How does transformation happen in a city like Chicago? A city where a third of Black households and a quarter of Latinx households have zero net worth. A city where its Black population may shrink from 1.2 million to 665,000 by 2030. A city where the widest racial gap in economic mobility exists, ranking last out of the 50 largest U.S. cities. Transformation is possible with programs and policies explicitly designed to address the racial and ethnic wealth gap at the household, neighborhood, and community levels. However, we will not successfully achieve this change unless we acknowledge the history that led us here and make a deliberate commitment to healing.
In 2019, The Chicago Community Trust revamped its strategic plan to tackle the wealth gap between Latinx, Black, and white households in the Chicago metropolitan area. If we make strides toward this goal, we can course-correct our current trajectory. We see the wealth gap as the root of the city’s most pressing social issues.
The need for reconciliation and historical reckoning is often overlooked but the key to long-term success. To transform our communities into places where equity, opportunity, and prosperity are realities for everyone, we need to hear, absorb, and honor people’s experiences and feelings. We need to deal with the things people are dealing with, including people’s guilt, to realize the goals we are trying to accomplish.
The late Archibishop Desmond Tutu often remarked on the gut-wrenching pain he experienced leading South Africa’s Truth and Reconciliation Commission as he heard people’s stories of the inhumanity of apartheid. And, yet, that truth-telling had a significant impact on people’s willingness to build a society together. If our goal is to do that, we need to heal those wounds that prevent people from being able to think about themselves in a more holistic way.
This is why the Trust is now home to Truth, Racial Healing & Transformation (TRHT) of Greater Chicago. TRHT has spearheaded a movement to address the impact of racism, both past and present, through candid conversations known as racial healing circles. Over the last two years, it has organized more than 800 circles for individuals to share their stories. A strategic alliance between the Trust and TRHT will advance the transformation we both seek for a better future for our region.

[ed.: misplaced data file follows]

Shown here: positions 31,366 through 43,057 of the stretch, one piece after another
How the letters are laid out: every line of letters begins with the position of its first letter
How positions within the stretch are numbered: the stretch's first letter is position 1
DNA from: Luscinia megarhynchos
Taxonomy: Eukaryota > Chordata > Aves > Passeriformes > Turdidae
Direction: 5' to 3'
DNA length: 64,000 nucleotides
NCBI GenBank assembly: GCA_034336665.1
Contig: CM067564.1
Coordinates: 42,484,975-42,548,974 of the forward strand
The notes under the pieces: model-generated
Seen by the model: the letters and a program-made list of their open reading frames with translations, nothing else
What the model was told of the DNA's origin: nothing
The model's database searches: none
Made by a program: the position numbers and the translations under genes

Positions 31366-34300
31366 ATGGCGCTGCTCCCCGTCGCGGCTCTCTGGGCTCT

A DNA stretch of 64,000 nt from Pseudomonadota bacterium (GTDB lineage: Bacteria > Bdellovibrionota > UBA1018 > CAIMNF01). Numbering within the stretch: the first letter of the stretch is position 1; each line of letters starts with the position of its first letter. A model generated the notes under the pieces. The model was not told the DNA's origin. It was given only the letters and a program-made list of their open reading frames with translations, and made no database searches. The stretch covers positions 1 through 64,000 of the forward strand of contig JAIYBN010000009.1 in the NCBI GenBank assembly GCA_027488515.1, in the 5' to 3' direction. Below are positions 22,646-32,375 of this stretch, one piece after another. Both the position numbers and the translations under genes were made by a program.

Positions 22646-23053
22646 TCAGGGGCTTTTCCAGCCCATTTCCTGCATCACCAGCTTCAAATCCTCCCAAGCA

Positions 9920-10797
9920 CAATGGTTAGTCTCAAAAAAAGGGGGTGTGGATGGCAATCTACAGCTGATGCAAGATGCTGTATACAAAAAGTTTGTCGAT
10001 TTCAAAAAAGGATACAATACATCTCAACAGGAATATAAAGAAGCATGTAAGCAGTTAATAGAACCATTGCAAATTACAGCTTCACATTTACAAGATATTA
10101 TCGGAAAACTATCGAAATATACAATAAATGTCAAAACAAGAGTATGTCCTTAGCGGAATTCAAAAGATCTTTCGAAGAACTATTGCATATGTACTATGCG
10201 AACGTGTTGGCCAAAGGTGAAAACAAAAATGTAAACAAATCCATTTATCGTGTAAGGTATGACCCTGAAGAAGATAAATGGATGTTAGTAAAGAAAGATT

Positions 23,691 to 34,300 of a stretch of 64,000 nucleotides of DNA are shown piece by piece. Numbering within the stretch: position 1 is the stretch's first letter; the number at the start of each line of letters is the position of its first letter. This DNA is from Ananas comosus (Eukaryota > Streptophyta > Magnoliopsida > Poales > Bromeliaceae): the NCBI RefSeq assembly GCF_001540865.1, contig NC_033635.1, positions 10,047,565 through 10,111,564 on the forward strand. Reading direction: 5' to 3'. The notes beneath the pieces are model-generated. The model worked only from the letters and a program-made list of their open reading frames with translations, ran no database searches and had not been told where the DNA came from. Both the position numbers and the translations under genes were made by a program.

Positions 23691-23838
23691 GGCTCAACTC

TRHT is a comprehensive, national, and community-based process to plan for and bring about transformational and sustainable change. The initiative was launched in 2017 by Dr. Gail Christopher at the Kellogg Foundation. According to Christopher, TRHT is a “unique process designed to reflect, embrace, and address the unprecedented diversity and unparalleled racialized history of the United States.” Narrative Change and Racial Healing and Relationship Building are foundational pillars of the TRHT Framework. The transformation model focuses on overcoming the legacy of segregation and structured barriers to economic opportunities to ensure equitable access to health, education and jobs, and recommending solutions to discriminatory civil and criminal laws and public policies. Chicago is one of 22 cities nationwide with a version of this initiative. At The Trust, we envision a social design that connects the TRHT framework to policy and system reform. It will challenge us to maintain our pursuit as an institution known as a changemaker rather than just a grantmaker.
The Trust has previously awarded resources to support TRHT and committed to raising funds to match an endowment grant from the Kellogg Foundation. In addition to being the fiscal sponsor to the TRHT team, we will continue to make an annual commitment to support the operating budget. While housed at the Trust, TRHT will remain a community-driven operation, overseen by a leadership council made up of nonprofit leaders, foundation leaders, healing circle practitioners, artists, and community organizers.
While the wealth gap is often viewed as a matter of dollars and cents, it’s equally a matter of the heart and mind. If we tracked racism’s impact in America, the debt is too high to count—and the emotional toll is incalculable. The TRHT framework is designed to acknowledge that toll and to repair trust. The path to equity includes each of the framework’s components, active in equal measure, to accomplish any meaningful reform.
The act of racial healing is complex, imperfect, and deeply emotional. But it’s essential to create opportunities where we advance programs, forge coalitions, and inform policies that envision a level of prosperity for each person. This is the Trust and TRHT’s collective call to action. Together, let’s make more spaces for everyone to bear witness of the past and of what is possible.